The EU Commission report, which was initiated last September, will be released in a few weeks, with predictions that it will call for tariffs on Chinese imports ranging between 15 and 30 percent.

Such is the greater technological development carried out by Chinese companies and their more efficient production methods that the price of their EVs will still come in lower than those of their European counterparts if tariffs are set at that level.

According to analysis by the Rhodium Group, an independent research organisation, the results of which were reported in the Financial Times, it would take a tariff as high as 50 percent to make the European market unattractive for Chinese EV exporters.

Examining the position of BYD, one of the major Chinese EV manufacturers, it found that even with a 30 percent tariff, Chinese exports to Europe would still remain “highly attractive.” Chinese production is rapidly expanding and is expected to reach 6.6 million EVs by 2026, up from 2.9 million at the end of last year.

A report on BYD published in the FT last month indicated the driving forces behind its rise to prominence.

State subsidies play a role in China as they have in every technological development around the world as the historical record shows.

One need only recall the role of the state-funded military industrial complex in the US in computer technology and many other areas, or the role of state funding in Japan’s economic rise.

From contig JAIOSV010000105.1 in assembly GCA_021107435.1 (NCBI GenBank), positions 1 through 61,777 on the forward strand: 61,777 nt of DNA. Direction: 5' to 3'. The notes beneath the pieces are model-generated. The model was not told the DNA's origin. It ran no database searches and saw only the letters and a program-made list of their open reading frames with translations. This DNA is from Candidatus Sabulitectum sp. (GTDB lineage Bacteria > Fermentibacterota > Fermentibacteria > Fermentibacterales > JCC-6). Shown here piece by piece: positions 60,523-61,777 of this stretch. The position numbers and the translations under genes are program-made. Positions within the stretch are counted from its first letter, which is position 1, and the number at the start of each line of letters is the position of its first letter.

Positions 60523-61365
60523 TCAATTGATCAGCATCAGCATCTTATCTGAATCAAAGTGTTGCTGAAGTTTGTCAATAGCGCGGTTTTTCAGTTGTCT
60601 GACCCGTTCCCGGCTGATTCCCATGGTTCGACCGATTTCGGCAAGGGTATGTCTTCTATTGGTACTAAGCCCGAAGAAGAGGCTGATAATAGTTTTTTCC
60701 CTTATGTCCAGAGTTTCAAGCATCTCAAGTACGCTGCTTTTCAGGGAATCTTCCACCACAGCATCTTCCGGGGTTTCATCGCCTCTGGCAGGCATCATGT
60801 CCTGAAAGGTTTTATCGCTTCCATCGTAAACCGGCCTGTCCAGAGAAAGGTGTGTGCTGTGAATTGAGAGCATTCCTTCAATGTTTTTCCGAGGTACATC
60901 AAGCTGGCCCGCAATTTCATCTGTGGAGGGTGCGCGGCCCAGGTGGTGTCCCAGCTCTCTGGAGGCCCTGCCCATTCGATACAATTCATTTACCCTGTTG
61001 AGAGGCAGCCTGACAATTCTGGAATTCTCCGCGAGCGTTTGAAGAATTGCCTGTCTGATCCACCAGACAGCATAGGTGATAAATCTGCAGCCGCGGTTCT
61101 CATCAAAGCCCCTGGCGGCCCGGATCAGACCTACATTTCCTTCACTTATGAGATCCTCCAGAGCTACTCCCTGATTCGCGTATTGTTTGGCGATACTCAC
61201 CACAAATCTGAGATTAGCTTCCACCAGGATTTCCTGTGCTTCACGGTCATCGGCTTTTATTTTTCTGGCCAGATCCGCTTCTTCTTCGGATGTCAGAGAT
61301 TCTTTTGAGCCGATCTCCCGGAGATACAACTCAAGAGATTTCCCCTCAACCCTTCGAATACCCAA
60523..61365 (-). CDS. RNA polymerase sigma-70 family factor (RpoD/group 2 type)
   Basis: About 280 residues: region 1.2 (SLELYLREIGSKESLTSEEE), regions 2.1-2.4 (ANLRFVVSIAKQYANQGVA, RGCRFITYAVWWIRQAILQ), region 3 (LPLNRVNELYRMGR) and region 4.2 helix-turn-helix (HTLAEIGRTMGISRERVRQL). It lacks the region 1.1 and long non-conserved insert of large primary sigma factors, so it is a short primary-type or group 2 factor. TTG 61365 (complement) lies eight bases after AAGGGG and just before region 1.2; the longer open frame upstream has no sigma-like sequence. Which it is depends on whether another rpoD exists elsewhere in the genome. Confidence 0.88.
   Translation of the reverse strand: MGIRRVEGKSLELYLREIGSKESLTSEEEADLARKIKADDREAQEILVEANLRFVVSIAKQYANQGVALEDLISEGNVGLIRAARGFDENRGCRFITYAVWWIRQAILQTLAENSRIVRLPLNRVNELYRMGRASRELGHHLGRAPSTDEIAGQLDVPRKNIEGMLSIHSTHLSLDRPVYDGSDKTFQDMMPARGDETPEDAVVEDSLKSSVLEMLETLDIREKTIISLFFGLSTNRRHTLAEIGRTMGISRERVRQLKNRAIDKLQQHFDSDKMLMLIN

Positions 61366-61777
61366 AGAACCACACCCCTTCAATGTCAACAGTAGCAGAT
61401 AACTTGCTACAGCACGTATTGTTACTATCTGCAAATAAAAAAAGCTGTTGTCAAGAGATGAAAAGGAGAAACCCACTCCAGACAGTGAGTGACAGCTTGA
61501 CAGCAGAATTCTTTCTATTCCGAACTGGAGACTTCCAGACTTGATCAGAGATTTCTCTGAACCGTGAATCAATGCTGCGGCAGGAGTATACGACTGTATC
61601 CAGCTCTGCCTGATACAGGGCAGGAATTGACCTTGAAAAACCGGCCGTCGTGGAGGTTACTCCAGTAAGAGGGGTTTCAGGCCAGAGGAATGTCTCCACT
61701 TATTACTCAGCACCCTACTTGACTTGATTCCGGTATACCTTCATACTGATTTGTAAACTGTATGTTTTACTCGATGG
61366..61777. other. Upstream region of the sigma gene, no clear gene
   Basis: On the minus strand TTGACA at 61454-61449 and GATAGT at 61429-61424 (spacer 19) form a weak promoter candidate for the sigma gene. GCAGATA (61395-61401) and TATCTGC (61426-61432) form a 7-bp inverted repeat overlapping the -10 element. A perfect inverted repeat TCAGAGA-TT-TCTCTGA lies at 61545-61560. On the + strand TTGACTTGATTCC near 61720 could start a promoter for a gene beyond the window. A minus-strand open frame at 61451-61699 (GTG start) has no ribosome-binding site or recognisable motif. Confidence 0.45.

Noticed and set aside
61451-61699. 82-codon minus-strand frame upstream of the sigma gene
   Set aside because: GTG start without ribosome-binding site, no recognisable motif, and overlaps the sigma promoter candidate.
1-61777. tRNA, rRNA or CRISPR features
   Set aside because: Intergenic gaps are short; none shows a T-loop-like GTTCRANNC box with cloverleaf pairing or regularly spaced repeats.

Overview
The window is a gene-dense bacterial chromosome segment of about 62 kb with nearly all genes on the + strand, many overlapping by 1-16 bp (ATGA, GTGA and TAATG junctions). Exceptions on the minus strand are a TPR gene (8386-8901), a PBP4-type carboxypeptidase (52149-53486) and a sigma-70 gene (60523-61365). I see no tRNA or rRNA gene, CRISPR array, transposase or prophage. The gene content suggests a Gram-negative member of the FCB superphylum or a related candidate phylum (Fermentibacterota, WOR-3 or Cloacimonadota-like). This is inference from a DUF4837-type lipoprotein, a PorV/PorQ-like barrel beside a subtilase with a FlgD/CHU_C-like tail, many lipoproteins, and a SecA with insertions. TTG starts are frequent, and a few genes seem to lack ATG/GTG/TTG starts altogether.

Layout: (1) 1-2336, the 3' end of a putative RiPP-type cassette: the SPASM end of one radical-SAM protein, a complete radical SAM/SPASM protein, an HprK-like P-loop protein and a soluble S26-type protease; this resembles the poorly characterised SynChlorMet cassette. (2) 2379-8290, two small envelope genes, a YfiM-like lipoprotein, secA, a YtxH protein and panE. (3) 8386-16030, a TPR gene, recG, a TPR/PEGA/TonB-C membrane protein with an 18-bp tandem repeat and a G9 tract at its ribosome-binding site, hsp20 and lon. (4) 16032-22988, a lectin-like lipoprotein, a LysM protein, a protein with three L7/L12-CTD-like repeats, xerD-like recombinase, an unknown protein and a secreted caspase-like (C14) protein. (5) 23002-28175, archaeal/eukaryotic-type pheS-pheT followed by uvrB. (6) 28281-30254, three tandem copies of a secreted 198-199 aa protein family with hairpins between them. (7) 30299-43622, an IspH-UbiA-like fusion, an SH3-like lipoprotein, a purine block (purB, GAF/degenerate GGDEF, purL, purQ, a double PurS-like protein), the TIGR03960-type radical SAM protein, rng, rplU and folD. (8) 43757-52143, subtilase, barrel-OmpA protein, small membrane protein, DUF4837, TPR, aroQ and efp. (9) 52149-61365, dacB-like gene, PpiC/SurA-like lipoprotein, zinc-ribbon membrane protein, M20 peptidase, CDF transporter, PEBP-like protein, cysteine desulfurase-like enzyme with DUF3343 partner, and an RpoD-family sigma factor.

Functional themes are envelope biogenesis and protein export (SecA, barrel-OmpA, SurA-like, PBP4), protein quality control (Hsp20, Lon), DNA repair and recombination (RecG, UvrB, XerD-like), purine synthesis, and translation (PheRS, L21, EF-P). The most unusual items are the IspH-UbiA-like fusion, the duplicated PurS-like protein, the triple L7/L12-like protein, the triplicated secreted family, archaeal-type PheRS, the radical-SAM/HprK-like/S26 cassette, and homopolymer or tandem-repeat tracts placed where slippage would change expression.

Subsidies play a role, but the rise of BYD and other Chinese firms is primarily driven by major technological advances and more efficient production methods. It already rivals Tesla as the world’s largest EV manufacturer, functioning as a vertically integrated structure. In China, which is the world’s largest auto market, BYD’s lower cost pure-battery and plug-in hybrids comprise one-third of all EV vehicles sold.

Last year the company had revenue equivalent to $83.2 billion, a five-fold increase from 2018.

According to the FT report, the company has stakes in six lithium mines across three countries, assuring access to the metal vital to produce its batteries. It develops its own computer chips and software programs. Broader social forces also work in its favour.

“The company is able to recruit from the millions of graduates in science, technology, engineering and mathematics (Stem) who pour out of China each year—China had 3.6mn Stem graduates in 2020, compared with 820,000 in the US, according to Georgetown University data,” it said.